News and Updates
Friday, 06 January 2017

Education for Everyone

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Looking out onto a lemon orchard is the south-facing window of the Saida Vocational Training Centre. The view of the golden fruits and the smell of citrus wafting on the air transported me back to holidays on the island of Cyprus, just 155 miles away from here.

On the other side of the orchard was a less familiar sight. Ein El-Hilweh, a Palestinian refugee camp, housing over 120,000 people in just one square mile, is notorious for its ongoing political violence, high rates of unemployment and its poor living conditions. 40% of the students attending the centre were from this camp.

Muslim hands support the South Saida Vocational Training Centre which was established in 2003 to address the alarmingly high number of male students dropping out of school in the local area. It began with afternoon teaching before it became a full time VTC educating over 280 boys between the ages of 14 and 20. The centre offers courses such as accountancy, mechanics, computer maintenance and IT systems, literacy, electronics, heating and cooling systems
Through these courses, students can acquire the qualifications and experience to go into further study or to find a decent job where they can earn a good, sustainable income. Muslim Hands sponsor 18-year-old mechanic students Hasan and Ahmed. They both want to go to university to study mechanics once they leave. 17-year-old Muhammad also sponsored by MH, is receiving top grades in his electronics class and would like to become an electrical engineer and run his own business
However, the centre doesn’t only offer these young men educational support. A lot of boys who drop out of school face issues of low self-esteem according to the Head of the Department for Character Development. He says, ‘it’s very important to address these problems. That’s why we give lessons on ethics and behaviour, have a programme of social activities as well as supervisors who are there to provide emotional support and build up the student’s confidence’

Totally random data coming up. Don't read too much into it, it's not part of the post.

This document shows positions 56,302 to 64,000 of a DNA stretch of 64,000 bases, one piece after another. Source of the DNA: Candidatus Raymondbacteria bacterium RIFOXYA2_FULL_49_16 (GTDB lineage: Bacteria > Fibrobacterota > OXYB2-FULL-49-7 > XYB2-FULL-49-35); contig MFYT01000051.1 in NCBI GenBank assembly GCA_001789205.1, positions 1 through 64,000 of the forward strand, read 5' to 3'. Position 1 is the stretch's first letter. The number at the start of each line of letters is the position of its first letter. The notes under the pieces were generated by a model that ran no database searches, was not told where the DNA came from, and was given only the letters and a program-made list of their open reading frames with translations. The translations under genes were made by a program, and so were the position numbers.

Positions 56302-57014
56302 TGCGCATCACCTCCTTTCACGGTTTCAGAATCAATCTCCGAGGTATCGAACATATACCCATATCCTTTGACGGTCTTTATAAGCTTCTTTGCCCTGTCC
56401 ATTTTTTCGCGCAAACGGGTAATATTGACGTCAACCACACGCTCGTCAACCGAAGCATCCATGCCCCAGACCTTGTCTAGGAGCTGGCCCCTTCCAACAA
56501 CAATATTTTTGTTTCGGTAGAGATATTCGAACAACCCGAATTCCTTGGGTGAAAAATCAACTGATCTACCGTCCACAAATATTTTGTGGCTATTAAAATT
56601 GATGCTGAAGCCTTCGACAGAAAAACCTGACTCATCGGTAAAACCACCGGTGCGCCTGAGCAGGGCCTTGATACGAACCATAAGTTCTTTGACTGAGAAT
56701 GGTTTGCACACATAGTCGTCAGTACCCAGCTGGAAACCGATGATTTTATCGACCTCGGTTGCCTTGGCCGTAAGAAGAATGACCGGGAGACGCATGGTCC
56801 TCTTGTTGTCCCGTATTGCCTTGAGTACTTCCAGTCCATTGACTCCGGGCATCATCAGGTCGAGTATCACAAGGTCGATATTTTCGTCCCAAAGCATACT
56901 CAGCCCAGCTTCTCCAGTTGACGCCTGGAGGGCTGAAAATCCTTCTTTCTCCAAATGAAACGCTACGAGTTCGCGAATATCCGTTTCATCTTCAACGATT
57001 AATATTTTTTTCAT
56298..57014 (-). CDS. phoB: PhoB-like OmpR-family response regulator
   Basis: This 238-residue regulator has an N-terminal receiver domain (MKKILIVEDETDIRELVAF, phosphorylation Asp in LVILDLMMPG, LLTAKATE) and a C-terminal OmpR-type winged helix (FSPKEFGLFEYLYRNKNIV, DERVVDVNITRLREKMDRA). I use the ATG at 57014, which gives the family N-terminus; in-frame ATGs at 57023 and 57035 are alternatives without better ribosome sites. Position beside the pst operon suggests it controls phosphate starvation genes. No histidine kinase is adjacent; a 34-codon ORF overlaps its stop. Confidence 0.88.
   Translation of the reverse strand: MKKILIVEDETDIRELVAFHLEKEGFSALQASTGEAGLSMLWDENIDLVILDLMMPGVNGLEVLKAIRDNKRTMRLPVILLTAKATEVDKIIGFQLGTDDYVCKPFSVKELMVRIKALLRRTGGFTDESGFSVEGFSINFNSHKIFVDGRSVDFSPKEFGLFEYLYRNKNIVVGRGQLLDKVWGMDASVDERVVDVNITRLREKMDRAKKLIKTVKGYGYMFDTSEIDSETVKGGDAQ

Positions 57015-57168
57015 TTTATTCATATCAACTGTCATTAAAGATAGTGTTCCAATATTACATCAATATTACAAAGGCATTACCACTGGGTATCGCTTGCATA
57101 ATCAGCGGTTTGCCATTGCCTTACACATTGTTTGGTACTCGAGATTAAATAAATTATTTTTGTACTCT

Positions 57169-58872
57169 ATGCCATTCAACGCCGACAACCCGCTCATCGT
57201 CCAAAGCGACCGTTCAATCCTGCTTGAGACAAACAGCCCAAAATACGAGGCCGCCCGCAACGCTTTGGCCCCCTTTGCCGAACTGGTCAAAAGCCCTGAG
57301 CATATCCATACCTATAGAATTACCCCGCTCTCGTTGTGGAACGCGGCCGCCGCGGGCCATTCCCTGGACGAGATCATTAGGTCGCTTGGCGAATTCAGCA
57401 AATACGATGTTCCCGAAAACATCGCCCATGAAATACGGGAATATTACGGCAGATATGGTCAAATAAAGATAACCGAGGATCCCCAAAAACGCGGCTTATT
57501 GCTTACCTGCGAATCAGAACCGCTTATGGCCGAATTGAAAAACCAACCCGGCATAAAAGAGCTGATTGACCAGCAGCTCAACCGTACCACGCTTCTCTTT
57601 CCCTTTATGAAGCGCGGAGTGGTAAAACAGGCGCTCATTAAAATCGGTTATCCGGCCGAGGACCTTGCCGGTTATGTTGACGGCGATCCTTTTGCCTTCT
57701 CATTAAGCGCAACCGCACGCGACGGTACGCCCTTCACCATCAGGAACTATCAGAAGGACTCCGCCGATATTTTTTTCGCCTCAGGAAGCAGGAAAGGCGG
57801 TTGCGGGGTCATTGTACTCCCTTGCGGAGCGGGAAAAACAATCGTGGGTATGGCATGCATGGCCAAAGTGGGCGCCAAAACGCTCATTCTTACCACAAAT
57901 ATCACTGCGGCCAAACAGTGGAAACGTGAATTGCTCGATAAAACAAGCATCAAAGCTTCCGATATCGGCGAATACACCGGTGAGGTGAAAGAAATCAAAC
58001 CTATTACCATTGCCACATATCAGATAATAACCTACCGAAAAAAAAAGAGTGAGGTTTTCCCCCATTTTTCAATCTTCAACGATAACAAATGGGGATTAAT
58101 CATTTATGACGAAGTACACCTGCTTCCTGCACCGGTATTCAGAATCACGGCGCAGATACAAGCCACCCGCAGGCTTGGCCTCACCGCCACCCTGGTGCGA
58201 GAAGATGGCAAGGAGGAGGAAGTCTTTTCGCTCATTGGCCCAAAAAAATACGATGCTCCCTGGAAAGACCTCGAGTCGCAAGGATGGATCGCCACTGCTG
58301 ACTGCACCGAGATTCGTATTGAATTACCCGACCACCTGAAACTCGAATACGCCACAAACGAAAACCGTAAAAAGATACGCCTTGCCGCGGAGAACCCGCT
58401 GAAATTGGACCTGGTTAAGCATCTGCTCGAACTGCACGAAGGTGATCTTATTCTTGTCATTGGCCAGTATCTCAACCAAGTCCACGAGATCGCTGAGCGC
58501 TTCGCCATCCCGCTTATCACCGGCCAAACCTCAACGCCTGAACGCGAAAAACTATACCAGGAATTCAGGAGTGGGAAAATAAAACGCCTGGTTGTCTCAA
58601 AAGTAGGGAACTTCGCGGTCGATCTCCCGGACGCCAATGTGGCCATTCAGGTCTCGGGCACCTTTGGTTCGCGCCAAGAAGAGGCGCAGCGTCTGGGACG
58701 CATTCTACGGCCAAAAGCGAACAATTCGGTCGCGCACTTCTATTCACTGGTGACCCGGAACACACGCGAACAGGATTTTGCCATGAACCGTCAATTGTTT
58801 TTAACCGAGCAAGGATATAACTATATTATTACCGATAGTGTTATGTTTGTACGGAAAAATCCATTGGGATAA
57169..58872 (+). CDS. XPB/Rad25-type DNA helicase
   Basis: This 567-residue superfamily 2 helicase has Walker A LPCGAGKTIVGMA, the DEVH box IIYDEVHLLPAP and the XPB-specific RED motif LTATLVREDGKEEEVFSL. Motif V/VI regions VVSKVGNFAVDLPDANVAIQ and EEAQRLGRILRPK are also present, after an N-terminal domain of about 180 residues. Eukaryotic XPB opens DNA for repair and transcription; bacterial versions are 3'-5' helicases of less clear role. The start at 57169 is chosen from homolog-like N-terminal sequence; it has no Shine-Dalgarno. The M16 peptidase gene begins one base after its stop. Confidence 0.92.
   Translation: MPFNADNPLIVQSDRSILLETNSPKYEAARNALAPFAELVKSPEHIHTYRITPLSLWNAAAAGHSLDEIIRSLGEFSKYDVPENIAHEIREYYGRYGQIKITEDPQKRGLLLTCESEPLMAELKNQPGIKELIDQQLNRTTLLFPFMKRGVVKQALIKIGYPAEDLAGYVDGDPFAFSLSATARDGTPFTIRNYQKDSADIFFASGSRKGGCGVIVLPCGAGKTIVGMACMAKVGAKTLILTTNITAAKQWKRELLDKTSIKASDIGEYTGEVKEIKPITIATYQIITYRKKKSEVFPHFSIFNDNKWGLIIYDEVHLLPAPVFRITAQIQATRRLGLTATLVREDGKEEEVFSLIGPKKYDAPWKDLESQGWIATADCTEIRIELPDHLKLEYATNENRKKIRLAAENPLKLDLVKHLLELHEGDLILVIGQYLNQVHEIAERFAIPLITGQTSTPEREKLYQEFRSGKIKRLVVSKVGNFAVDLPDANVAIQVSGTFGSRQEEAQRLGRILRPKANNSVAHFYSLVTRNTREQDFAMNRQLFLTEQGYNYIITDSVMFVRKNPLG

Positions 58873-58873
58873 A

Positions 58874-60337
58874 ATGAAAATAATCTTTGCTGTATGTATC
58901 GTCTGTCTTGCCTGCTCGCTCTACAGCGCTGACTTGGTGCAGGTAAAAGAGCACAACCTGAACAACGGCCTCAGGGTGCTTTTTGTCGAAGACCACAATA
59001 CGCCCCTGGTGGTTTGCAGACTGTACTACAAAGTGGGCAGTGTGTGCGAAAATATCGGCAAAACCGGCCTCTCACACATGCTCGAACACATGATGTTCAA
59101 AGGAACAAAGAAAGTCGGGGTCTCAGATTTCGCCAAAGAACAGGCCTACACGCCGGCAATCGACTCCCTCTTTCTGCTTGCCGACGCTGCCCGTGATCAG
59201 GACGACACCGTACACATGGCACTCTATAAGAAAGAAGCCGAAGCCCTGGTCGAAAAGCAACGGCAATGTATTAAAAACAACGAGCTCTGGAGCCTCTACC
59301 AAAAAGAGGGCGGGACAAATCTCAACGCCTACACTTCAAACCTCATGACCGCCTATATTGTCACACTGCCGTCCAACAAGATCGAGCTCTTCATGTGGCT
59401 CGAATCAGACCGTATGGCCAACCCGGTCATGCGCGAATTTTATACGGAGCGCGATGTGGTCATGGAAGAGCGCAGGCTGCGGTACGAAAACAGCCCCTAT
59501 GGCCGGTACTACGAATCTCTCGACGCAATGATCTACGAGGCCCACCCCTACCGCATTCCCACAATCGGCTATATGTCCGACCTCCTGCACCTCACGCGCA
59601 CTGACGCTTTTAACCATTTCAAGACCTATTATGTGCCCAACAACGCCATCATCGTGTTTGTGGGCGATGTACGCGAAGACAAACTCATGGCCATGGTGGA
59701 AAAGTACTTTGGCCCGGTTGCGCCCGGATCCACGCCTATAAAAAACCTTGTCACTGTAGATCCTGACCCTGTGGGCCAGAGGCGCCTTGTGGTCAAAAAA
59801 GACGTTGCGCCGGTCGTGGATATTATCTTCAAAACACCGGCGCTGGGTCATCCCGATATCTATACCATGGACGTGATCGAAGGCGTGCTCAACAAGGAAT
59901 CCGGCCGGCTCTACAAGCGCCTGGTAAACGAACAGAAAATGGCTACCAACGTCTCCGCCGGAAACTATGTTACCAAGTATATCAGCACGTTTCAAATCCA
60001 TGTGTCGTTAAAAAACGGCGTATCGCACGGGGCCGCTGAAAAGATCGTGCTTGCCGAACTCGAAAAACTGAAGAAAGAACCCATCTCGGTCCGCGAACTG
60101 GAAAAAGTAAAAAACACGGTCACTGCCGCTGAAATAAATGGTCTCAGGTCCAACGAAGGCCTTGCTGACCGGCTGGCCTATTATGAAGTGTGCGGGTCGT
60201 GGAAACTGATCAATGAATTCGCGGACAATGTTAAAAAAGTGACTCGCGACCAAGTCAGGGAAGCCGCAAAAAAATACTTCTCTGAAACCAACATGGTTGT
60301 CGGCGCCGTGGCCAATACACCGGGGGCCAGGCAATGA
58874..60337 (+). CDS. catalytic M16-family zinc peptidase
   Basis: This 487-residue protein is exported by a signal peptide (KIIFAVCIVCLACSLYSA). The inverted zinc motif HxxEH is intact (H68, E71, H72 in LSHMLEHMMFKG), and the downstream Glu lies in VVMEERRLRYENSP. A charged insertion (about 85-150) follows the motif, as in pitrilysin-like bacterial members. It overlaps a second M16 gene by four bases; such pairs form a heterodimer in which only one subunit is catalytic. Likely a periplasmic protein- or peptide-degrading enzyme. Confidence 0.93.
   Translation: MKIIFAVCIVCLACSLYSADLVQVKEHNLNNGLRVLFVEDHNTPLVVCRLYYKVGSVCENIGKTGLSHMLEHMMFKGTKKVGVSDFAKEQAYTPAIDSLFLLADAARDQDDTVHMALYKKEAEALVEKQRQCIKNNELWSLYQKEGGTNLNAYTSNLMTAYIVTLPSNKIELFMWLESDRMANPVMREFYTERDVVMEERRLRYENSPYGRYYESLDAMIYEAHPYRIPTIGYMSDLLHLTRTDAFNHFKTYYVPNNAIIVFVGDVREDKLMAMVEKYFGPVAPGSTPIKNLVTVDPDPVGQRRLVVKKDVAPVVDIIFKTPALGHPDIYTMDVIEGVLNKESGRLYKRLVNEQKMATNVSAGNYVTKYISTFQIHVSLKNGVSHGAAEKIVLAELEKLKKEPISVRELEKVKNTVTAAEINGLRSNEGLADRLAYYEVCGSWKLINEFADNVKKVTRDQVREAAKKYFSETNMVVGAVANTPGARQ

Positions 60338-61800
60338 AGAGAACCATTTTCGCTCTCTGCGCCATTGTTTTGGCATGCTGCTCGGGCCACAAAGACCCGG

Mahmoud Afsar was only 16 when he came to the centre, after his teacher told him he would fail in school. Now aged 24, he teaches Mechanics here and is passionate about giving others like him the opportunity to excel. Laughing, he tells us that even some of his previous school teachers have been shocked by his success!
Seeing the various classrooms and workshops, you can truly understand why the centre is going from strength to strength. The resources are top-class, (the mechanics workshop, for example is number one in Lebanon) and the staff are well educated (head of computers worked on systems for the UN for twenty years)
However, its real success is that it really feels like one big family. The atmosphere is welcoming and informal, students seem genuinely enthusiastic about what they are learning and the teachers are just as passionate. It all goes to show that with the right nurture and care, every child can achieve their potential.

Muslim Hands supports a variety of education projects across the world including vocational training centres, purpose-built schools for orphans and educational facilities in emergency locations.

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Muslim Hands ZA

Established in 1996, Muslim Hands SA NPC is an aid agency and NGO aiming to help those affected by natural disasters, conflict and poverty. It is a branch of Muslim Hands UK established in 1993 in Nottingham.